A ureterorenoscopy is a medical procedure that is performed to break up and remove kidney stones. A small, pencil-thin telescope, called a ureterorenoscopy, is used to find kidney stones.

A kidney stone is a hard build-up of minerals that forms in the kidneys.

There are five main types of kidney stones:

  • Calcium oxalate stones: form when too much oxalate or calcium is in the urine.
  • Calcium phosphate stones: These occur depending on the urinary pH level
  • Struvite stones: often occur following recurrent UTI’s.
  • Uric acid stones: formed in acid urine and often when there is too much uric acid in the urine
  • Cystine stones: these are the rarest type and are associated with a condition called cystinuria.

These stones can then travel down the urinary system (ureter) into the bladder and then out of the body. When stones become too big, they can become stuck and cause severe pain.

When this happens, a ureterorenoscopy may be required. As mentioned before, the stone is broken up using a small surgical device. This device will be placed in either the kidneys or the ureter. Once the stones have been located, a laser beam I used to break them up. These smaller pieces will then be removed or left in to be naturally passed. A ureterorenoscopy is done under a general anesthetic, meaning that the patient will not be awake during the procedure.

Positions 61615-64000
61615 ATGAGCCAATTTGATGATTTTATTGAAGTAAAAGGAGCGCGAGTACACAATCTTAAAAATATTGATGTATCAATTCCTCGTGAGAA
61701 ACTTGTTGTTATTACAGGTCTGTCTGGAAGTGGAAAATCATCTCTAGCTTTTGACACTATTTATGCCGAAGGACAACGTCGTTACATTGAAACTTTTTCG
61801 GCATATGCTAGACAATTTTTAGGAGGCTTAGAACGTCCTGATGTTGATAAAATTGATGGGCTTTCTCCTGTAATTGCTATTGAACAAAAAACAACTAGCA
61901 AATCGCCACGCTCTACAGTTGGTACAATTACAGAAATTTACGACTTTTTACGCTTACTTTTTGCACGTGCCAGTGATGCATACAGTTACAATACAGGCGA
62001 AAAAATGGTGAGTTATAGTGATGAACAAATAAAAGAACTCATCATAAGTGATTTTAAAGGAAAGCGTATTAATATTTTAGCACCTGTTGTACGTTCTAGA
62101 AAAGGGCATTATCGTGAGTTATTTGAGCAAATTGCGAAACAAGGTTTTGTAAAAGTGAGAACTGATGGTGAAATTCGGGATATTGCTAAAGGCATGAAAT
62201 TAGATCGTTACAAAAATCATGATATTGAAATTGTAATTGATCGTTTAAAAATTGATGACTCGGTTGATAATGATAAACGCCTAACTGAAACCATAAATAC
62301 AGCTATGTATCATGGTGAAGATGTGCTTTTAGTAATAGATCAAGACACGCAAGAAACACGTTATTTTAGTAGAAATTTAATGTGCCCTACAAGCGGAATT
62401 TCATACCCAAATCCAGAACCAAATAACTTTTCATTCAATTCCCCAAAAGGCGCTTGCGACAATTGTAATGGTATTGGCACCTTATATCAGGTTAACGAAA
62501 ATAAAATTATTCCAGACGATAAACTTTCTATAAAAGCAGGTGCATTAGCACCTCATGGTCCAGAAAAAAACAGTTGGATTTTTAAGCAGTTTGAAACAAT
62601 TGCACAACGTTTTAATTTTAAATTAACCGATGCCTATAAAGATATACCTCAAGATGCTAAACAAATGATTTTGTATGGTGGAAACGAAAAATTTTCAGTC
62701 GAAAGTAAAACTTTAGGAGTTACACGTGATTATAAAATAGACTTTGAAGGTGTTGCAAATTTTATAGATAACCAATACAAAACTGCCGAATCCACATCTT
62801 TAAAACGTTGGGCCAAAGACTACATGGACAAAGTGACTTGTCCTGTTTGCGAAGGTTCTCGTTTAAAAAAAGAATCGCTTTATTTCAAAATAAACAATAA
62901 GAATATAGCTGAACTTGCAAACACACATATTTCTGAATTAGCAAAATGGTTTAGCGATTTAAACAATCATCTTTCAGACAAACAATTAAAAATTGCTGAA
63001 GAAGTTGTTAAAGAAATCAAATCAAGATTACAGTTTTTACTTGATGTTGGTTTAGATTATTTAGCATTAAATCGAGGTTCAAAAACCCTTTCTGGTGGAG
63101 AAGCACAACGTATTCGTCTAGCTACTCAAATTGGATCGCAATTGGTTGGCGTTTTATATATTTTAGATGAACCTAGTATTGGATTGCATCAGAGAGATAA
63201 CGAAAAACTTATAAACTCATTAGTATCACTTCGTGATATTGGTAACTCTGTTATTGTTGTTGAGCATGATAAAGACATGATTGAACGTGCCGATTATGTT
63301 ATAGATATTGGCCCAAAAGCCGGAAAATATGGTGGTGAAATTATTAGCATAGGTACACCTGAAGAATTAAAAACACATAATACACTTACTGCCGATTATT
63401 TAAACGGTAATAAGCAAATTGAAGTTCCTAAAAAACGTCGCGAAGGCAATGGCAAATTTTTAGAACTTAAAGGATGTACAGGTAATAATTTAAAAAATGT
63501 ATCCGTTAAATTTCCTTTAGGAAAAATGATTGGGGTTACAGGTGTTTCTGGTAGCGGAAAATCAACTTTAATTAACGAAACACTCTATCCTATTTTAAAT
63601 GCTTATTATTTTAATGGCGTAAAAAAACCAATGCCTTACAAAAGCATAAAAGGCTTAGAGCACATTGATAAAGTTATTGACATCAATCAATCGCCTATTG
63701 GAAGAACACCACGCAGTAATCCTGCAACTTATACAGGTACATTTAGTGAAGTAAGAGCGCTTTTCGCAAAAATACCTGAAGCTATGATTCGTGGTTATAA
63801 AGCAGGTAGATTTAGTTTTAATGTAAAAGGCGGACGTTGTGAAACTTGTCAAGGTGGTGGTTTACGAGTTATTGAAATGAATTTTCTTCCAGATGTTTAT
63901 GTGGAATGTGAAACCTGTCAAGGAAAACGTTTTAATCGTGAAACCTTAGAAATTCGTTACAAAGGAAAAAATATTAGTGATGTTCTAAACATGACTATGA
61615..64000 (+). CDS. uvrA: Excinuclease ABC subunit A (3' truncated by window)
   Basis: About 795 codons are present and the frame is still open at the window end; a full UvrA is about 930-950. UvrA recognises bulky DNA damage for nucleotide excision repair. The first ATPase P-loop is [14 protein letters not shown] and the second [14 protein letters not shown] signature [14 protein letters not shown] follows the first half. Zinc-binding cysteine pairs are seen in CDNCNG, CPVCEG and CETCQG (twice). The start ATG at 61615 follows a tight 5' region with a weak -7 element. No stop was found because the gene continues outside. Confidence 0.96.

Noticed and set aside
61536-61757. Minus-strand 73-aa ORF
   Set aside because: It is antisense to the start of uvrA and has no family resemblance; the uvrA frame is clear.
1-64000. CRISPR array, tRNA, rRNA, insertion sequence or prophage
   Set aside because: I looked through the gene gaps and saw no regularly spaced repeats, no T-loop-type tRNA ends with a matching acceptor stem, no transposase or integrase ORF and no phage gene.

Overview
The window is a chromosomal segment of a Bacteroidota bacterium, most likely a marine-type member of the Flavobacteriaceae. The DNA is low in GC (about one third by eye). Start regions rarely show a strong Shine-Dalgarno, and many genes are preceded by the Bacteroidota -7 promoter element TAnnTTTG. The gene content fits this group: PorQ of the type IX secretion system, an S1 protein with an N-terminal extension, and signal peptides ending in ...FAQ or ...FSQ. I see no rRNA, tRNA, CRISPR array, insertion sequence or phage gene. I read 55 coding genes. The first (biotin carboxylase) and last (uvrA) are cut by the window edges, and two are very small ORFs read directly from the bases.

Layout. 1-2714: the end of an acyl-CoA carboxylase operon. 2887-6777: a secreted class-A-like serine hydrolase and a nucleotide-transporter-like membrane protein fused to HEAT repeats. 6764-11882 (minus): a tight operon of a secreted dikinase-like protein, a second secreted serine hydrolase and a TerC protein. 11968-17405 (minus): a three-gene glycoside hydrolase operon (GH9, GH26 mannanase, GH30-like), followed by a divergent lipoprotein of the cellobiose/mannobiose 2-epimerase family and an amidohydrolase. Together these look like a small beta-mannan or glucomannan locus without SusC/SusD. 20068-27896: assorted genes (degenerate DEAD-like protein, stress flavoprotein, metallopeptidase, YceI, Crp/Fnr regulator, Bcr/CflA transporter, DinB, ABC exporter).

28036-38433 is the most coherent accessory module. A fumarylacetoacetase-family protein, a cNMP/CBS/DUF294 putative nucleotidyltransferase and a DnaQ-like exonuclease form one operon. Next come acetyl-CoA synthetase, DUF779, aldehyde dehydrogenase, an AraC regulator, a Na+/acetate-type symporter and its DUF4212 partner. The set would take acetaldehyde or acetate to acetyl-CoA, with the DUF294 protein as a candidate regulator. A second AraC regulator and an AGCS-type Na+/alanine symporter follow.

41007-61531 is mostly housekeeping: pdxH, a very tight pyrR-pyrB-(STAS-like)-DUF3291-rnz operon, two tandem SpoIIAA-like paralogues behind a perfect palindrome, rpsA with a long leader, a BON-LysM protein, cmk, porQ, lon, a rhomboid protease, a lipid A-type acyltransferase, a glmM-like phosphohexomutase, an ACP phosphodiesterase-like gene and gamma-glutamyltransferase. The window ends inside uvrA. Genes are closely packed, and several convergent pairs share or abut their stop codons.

Knowing that you need to have surgery can make some people very nervous. Before you go ahead with a ureterorenoscopy your consultant will make sure that you have a full understanding of what it is and what the recovery is like. If you have any questions about what a ureterorenoscopy is, do not be afraid to ask!

If you would like to speak to our team about having a ureterorenoscopy please call 020 7224 5089 or email MrAnsonPA@hcahealthcare.co.uk

This article is intended to inform and give insight but not treat, diagnose or replace the advice of a doctor. Always seek medical advice with any questions regarding a medical condition.